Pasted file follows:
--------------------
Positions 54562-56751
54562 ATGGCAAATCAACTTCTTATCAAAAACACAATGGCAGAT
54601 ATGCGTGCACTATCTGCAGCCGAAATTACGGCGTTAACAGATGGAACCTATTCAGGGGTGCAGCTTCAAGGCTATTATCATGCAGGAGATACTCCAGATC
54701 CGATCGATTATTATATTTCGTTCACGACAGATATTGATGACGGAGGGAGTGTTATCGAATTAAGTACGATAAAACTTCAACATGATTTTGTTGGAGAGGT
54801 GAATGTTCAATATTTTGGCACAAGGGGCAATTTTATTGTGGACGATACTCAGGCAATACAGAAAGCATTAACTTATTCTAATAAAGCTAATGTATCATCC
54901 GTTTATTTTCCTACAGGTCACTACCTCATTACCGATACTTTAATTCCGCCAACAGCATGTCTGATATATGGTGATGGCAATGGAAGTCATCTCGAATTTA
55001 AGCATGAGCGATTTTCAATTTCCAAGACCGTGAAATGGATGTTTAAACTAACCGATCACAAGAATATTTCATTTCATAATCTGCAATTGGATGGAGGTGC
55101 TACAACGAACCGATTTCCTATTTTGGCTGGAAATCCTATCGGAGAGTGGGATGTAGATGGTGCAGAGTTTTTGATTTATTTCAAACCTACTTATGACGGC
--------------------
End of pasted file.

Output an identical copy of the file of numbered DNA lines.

Positions 54562-56751
54562 ATGGCAAATCAACTTCTTATCAAAAACACAATGGCAGAT
54601 ATGCGTGCACTATCTGCAGCCGAAATTACGGCGTTAACAGATGGAACCTATTCAGGGGTGCAGCTTCAAGGCTATTATCATGCAGGAGATACTCCAGATC
54701 CGATCGATTATTATATTTCGTTCACGACAGATATTGATGACGGAGGGAGTGTTATCGAATTAAGTACGATAAAACTTCAACATGATTTTGTTGGAGAGGT
54801 GAATGTTCAATATTTTGGCACAAGGGGCAATTTTATTGTGGACGATACTCAGGCAATACAGAAAGCATTAACTTATTCTAATAAAGCTAATGTATCATCC
54901 GTTTATTTTCCTACAGGTCACTACCTCATTACCGATACTTTAATTCCGCCAACAGCATGTCTGATATATGGTGATGGCAATGGAAGTCATCTCGAATTTA
55001 AGCATGAGCGATTTTCAATTTCCAAGACCGTGAAATGGATGTTTAAACTAACCGATCACAAGAATATTTCATTTCATAATCTGCAATTGGATGGAGGTGC
55101 TACAACGAACCGATTTCCTATTTTGGCTGGAAATCCTATCGGAGAGTGGGATGTAGATGGTGCAGAGTTTTTGATTTATTTCAAACCTACTTATGACGGC